The ocean’s circulation, when altered by climate warming, can affect its capacity to absorb heat and CO2, which are crucial for the global climate. In our study, we investigated how global warming, caused by rising CO2 levels, might impact the ocean circulation—the way water moves from deep ocean to the surface and vice versa. We discovered that by 2300, if we continue on our current warming trajectory, the origins of water within the ocean will shift, with less coming from deep, cold zones near the poles and more from subantarctic regions. As a result, deep water will take longer time before it resurfaces than shallow water. How quickly this water travels from deep regions to the surface could change, depending on the state of future ocean circulation. If the circulation remains as predicted in 2300, this journey will take longer. Conversely, if it reverts to the pattern in 1850, the process will be quicker. This variability introduces added uncertainty to strategies aimed at mitigating climate change by storing CO2 in the ocean. Our work highlights the intricate ways in which climate change can influence our oceans, potentially affecting our plans to mitigate global warming.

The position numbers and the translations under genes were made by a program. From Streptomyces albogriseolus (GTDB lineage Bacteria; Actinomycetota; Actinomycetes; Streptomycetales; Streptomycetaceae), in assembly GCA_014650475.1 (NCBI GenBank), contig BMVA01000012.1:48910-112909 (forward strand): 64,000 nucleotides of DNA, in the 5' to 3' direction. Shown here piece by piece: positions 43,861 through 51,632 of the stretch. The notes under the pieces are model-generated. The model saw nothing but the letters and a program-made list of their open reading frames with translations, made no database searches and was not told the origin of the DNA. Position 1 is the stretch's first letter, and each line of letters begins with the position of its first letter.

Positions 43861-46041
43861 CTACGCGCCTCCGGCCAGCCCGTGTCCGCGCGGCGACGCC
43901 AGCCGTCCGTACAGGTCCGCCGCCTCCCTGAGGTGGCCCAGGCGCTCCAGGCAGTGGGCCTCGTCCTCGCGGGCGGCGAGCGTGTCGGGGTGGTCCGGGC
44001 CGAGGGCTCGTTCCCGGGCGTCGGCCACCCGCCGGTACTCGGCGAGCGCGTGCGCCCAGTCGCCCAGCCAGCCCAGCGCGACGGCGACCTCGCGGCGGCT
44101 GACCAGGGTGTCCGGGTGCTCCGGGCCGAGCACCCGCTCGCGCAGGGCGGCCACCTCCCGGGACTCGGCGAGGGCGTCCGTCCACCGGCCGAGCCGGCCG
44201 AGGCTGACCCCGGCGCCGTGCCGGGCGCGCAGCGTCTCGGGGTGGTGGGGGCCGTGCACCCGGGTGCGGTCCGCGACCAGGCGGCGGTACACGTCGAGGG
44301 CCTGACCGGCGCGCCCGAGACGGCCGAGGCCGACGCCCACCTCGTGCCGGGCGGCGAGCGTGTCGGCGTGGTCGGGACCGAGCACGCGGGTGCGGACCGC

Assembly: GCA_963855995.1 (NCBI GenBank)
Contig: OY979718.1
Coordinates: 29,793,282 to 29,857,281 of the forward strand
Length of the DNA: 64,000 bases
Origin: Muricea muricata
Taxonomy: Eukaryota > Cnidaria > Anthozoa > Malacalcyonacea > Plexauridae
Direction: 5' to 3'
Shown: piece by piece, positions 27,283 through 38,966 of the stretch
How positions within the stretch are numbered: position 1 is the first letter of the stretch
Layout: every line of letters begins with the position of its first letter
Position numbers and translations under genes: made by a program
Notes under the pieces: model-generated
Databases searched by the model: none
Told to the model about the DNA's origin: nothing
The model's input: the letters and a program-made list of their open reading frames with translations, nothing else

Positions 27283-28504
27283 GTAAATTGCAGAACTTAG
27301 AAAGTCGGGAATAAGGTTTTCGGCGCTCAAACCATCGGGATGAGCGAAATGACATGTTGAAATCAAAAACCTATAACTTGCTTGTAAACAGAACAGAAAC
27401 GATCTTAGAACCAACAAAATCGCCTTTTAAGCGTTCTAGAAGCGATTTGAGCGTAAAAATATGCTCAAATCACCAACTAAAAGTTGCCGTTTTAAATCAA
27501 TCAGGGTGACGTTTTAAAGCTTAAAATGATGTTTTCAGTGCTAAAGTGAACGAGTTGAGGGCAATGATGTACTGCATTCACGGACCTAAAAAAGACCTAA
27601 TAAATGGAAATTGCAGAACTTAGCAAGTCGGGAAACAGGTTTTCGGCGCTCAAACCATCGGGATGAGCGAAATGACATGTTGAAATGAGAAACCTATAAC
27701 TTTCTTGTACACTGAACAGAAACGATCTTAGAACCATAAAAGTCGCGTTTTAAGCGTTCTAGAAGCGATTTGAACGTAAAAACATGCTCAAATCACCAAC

© 2023 American Meteorological Society. This published article is licensed under the terms of the default AMS reuse license. For information regarding reuse of this content and general copyright information, consult the AMS Copyright Policy (www.ametsoc.org/PUBSReuseLicenses).

Corresponding author: Yi Liu, yil45@uci.edu

Abstract